socioeconomic development of East Jerusalem, leading to its
isolation from the West Bank and to the fragmentation of most of
its neighborhoods. These can be summarized in the outer ring
settlements, the inner ring road, the ring road, and the separation
Israel's practices, its settlement policy and the closure are not
the only factors accountable for the collapse of the Palestinian
institutions in Jerusalem. The Palestinian Authority (PA) and the
international community are also to blame. The PA, bound by the
agreements with Israel, invested only indirectly and irregularly in
Jerusalem. Before the PA in 1995, several Arab funds were channeled
to supporting and maintaining the continuity of most of the
Palestinian social, educational, health and political institutions
in East Jerusalem. These funds, in addition to the Israeli
investments, had raised East Jerusalem's living standards to a
level surpassing those of the rest of the occupied territories.
After the establishment of the PA, the priorities shifted and the
financial support was channeled mainly to the establishment of PA
institutions and the improvement of its infrastructure. It would be
very difficult to argue that the PA invested in Jerusalem to the
same degree as it did in the Gaza Strip and the West Bank.
Furthermore, the rise of Ramallah as a de facto PA "capital" has
attracted institutions and skilled labor away from East Jerusalem.
Businesses followed, drawn by Ramallah's growth as a market
promising rapid development, offering attractive investment laws
and an escape from the high Israeli taxes in Jerusalem. The closure
of Jerusalem since 1993 has slowly led to a tangible development in
the satellite neighborhoods outside the municipal borders, such as
Ezariyya, Abu Dis, A-Ram and Bir Nabala.
The deterioration process reached its peak with the outbreak of the
al-Aqsa intifada and the collapse of the tourism sector, which was
a major source of income for East Jerusalem. The untimely death of
Faisal al-Husseini was a further setback for the city. Since his
death, the city has been grappling with a leadership problem. None
of the plethora of aspiring leaders has been able to fill his shoes
and to gain the trust of the people, or to assure the continuity of
his services to the city.
Israel took advantage of this situation and issued orders for the
closure of several institutions, among them Orient House, the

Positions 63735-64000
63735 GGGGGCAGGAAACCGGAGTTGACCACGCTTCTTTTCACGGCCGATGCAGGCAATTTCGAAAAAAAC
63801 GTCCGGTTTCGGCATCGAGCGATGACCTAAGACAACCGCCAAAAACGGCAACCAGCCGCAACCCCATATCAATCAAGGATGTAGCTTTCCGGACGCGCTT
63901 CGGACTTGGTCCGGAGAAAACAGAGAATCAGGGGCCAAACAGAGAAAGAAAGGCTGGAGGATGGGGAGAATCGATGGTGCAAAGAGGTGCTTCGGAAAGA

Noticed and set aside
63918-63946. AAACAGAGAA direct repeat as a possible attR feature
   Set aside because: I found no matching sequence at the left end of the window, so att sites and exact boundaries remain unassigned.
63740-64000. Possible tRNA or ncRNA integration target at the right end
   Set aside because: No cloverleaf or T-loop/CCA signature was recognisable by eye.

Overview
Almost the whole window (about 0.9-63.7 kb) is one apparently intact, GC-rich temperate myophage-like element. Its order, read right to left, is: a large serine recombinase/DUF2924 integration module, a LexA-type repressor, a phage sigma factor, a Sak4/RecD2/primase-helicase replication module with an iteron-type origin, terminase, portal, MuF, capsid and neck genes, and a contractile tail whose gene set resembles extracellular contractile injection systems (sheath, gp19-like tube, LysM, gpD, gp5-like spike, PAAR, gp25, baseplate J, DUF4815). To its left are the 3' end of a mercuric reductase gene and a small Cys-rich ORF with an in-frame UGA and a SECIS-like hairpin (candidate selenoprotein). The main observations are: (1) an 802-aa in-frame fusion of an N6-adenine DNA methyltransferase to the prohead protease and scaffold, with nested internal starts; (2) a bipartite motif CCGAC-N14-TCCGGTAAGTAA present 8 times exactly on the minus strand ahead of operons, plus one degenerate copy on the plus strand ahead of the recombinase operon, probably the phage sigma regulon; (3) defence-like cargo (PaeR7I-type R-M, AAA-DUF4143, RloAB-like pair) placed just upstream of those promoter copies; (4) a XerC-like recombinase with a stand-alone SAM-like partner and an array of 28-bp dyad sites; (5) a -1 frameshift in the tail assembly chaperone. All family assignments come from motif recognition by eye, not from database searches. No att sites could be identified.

Chamber of Commerce, the Small Projects Office, the Department of
Land and Mapping, the Old City Rehabilitation Committee and other
vital institutions that served the citizens of Jerusalem. The
closure of Orient House and the collapse of other related and
unrelated institutions led to the dismantling of the invisible
Palestinian security forces that worked under the umbrella of
Orient House (tolerated by the Israeli security establishment, and
sometimes in cooperation with it). These forces had given the
Jerusalemites a sense of security and provided a mechanism for
conflict resolution. Indeed, most of the internal conflicts among
Palestinians in Jerusalem had been solved through the good offices
of these forces.
With the eruption of the al-Aqsa intifada, the Israelis focused
their attention on security issues, leaving public order in East
Jerusalem virtually in the hands of nobody. The Israeli police in
Jerusalem and the municipality admit that crime is on the rise.
They claim that the lack of investment on all levels is at the root
of such negative developments. As usual, it is the lack of money
and resources that get blamed for the situation, and not the
asymmetrical investment, the negligence and the socioeconomic push
factors to which East Jerusalemites are subjected.
More Refugee Camps
The factors discussed above have led to a rise in poverty in East
Jerusalem. We do not have clear and reliable statistics about East
Jerusalem; I am, therefore, forced to rely on empirical
observation. The closure of Jerusalem, the settlement activity, the
intifada, the separation wall, the land confiscation, the lack of
allocated land for housing, the lack of public investment - all of
these factors have affected the city in a very dramatic way. In
spite of all that, many Palestinians have left their dwellings in
the satellite neighborhoods (mainly located in the West Bank),
looking for housing in East Jerusalem.
The building restrictions and absence of zoning and master planning
in East Jerusalem has caused a housing crisis, forcing people to
live in conditions much worse than what they have been used to. The
acute housing shortage has led to the construction of many
unplanned and "unlicensed" buildings. This is more frequent in
disadvantaged neighborhoods, where more apartments have been added
to already poorly built houses (Silwan and A-Thuri). These
neighborhoods are in the process of becoming slums.
The most interesting example is the Shu'fat Refugee Camp. The
number of officially registered refugees, according to UNRWA, does
not exceed 6,000, but the actual number of those now living in the
camp (according to social workers, youth clubs and stakeholders in